Tuesday, August 28, 2007

Gerald & Sarah Murphy at WCMA

If I could vaporize and immediately reappear in a far-away place, I'd spend today in Williamstown, Mass. at the Williams College Museum of Art. I read in the New Yorker about a small exhibition there that sounds really fantastic: The Art and Style of Gerald and Sarah Murphy.

The Murphys were an incredibly stylish couple living in the most stylish cities during one of history's most stylish periods: the 1920s. They ooze a certain panache that is so intriguing. I've always been kind of obsessed with the art and style of the 1920s, particularly in New York and Paris, so what I'd do to be Sarah's gal-pal for a day! I really need to figure out that vaporizer time-travel thingy.

Gerald was a terrific artist who truly captured the flavor of the era, but he didn't take painting very seriously as a career, and only 7 of his paintings survive to this day (including these two: Wasp and Pear from 1929 and Razor from 1924. All of the remaining works appear in the show, alongside works by contemporaries and friends Picasso, L├ęger, Gris and several photos of the Murphys and other ephemera from their friendships with luminaries with big names like Hemingway, Fitzgerald, Parker and Braque.

Click here to read Peter Schjeldahl's review of the exhibition in the New Yorker, and here to view the New Yorker's great slide show of Gerald's remaining paintings, and snapshots of the Murphy's fabulous world.

The show runs through Nov. 11 at WCMA then travels to Yale University Art Gallery from Feb. 26 to May 4, 2008, then to Dallas Museum of Art (my alma mater) from June 8 to Sept. 14. Looks like I'll be dragging my Dallas family there next summer!

House of Cherubs in BA



We've already been back a week and I'm just now writing about our final stop in Buenos Aires, the House of Cherubs. It's a safe house for kids whose parents are in prison or otherwise unable to care for their kids. The children aren't up for adoption, they're just being kept safe and sound until (hopefully) their parents get their act together.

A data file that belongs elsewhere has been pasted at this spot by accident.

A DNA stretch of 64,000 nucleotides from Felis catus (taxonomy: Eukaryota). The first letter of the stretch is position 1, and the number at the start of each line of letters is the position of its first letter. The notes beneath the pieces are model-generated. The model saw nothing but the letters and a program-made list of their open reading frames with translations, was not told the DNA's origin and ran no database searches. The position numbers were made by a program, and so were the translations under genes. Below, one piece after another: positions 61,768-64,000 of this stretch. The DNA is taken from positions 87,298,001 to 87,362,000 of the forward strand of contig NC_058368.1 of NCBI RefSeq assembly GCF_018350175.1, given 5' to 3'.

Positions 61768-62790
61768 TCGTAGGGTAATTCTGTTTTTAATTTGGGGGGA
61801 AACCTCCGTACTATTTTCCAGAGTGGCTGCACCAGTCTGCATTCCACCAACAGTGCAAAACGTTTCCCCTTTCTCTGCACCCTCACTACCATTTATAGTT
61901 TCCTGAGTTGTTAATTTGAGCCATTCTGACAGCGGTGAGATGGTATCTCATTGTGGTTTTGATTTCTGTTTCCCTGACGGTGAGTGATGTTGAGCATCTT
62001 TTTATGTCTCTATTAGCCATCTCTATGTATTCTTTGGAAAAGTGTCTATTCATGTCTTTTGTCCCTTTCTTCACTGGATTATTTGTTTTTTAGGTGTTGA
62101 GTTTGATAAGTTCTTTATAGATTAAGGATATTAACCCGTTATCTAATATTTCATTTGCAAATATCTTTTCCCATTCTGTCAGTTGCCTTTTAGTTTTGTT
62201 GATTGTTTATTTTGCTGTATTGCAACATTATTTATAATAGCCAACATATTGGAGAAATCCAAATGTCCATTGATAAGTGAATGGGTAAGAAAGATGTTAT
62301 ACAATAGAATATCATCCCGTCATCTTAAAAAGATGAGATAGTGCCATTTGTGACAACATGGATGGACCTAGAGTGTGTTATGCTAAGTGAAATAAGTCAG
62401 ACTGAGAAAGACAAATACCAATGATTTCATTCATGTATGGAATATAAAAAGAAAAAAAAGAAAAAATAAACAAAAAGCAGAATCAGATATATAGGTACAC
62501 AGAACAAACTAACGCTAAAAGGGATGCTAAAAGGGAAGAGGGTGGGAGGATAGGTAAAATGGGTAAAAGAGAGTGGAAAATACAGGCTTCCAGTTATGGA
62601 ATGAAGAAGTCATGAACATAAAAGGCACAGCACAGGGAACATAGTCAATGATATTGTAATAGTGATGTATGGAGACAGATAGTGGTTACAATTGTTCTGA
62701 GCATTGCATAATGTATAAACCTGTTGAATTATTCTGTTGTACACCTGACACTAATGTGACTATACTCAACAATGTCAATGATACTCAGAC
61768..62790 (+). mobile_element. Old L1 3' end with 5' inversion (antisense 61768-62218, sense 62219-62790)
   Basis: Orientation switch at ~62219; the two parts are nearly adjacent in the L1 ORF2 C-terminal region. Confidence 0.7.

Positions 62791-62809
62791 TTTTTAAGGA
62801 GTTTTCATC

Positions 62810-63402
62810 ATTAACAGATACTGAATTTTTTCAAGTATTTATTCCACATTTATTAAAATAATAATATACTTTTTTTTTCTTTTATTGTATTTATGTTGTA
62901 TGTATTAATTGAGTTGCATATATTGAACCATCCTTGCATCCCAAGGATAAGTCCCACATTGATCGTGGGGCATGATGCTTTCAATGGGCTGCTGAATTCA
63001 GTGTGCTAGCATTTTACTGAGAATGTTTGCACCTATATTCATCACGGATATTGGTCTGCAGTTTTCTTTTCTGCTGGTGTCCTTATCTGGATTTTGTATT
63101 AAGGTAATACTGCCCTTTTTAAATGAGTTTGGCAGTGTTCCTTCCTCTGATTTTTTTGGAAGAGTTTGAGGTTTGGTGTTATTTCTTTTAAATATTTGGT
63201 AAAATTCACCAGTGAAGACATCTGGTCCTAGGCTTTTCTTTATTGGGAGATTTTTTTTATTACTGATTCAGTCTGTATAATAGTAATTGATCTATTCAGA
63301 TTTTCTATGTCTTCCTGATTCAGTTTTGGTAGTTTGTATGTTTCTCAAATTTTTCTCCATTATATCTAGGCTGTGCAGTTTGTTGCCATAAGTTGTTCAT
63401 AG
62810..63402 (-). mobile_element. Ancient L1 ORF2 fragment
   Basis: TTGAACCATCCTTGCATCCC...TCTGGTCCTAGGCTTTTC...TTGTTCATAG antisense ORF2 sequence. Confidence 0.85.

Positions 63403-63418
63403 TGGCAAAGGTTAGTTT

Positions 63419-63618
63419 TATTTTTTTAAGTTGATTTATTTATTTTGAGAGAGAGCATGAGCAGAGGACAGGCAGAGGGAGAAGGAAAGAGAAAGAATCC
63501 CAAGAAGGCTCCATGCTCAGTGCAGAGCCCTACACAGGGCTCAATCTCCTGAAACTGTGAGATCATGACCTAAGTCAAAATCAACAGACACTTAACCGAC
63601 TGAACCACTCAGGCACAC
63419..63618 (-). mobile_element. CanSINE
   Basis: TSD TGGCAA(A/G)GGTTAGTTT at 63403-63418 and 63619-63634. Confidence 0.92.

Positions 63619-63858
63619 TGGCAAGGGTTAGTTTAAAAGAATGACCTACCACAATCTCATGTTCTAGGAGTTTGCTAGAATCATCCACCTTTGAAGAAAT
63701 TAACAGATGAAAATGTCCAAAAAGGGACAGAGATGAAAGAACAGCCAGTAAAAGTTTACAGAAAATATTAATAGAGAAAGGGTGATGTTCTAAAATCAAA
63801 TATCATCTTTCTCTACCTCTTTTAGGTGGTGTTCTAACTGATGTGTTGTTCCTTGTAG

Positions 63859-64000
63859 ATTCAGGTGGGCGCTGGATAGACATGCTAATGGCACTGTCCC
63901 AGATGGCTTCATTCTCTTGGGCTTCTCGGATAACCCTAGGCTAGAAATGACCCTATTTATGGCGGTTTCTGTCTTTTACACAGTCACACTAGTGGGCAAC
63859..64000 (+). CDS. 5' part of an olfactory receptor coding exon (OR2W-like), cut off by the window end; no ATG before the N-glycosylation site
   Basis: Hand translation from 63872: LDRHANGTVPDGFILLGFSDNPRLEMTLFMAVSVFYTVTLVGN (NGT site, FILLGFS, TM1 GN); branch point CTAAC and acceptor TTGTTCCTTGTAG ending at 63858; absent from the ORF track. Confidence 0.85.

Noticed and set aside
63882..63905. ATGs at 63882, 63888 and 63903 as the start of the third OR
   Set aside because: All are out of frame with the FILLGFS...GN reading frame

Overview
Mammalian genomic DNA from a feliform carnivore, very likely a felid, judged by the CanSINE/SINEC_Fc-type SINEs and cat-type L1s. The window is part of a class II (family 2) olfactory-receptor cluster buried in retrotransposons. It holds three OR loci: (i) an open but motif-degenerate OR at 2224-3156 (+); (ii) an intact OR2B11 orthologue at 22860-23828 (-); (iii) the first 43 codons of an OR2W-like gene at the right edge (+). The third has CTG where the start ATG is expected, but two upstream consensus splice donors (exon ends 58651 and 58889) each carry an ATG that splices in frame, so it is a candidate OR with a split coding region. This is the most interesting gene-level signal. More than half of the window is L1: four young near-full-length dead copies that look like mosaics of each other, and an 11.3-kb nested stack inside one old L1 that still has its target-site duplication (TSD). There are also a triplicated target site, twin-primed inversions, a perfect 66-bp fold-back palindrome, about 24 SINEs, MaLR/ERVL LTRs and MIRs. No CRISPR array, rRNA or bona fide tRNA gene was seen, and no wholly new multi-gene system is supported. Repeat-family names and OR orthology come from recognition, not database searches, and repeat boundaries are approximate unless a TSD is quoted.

We benefitted the HOC at an International Progressive Dinner Party last year. We were introduced to them through our friend John Matson, who lived in BA for a while and was involved with the home.

If Eric and I hadn't first visited the comedor, this would have been a somewhat sad visit, knowing these children had to be taken from their parents for all sorts of reasons, and now live with a dozen other kids in a not-too-large house. But in comparison to the situation at the comdeor, these children have it pretty good. They're fed well, have warm comfy beds, and are surrounded by cheery, lovely women who are just oozing love for them (you can see them here). The home is tidy and well-kept, and it's in a lovely neighborhood (we heard it's the same neighborhood where the Argentine President lives!). We were asked to not post photos of the children, so here's a little morsel. We brought some crayons, markers and paper, and the girls were so thrilled to draw, creating beautiful little landscapes with happy balls of sunshine. That little girl just loved Eric.

A big shout out to Sarah, Marita, Nicolas and Russel for the amazing and illuminating time in lovely Buenos Aires! They're a special group (and muy international!), and we were so lucky to reap the benefit of their kindness - and translation help!

Sunday, August 19, 2007

The Comedor

video


Yesterday was very intense. We went with Marita and Sarah to a comedor, which is basically a government-funded soup kitchen that provides daily food to some children who might not otherwise eat. Marita, Sarah and Russell have been involved for some time with this comedor, providing it with gas for the stove, clothes, plates and cups, and even food, since the subsidized food basically consists of only lentels, beans and other bare necessities.

Marita prepared gift bags all week for the 100-plus kids - a pair of socks and some candy for each. Yesterday (Saturday) the comedor was celebrating "Dia de los ninos," or kids day, so there was to be a special meal. Marita and Sarah planned to attend and deliver the gifts and invited us to join. We hesitated at first, pretty much just because we're selfish vacationers and didn't want to commit to what would surely be a heartbreaking day, but after watching Marita lovingly prepare the gifts, we decided we shouldn't pass up such a special invitation.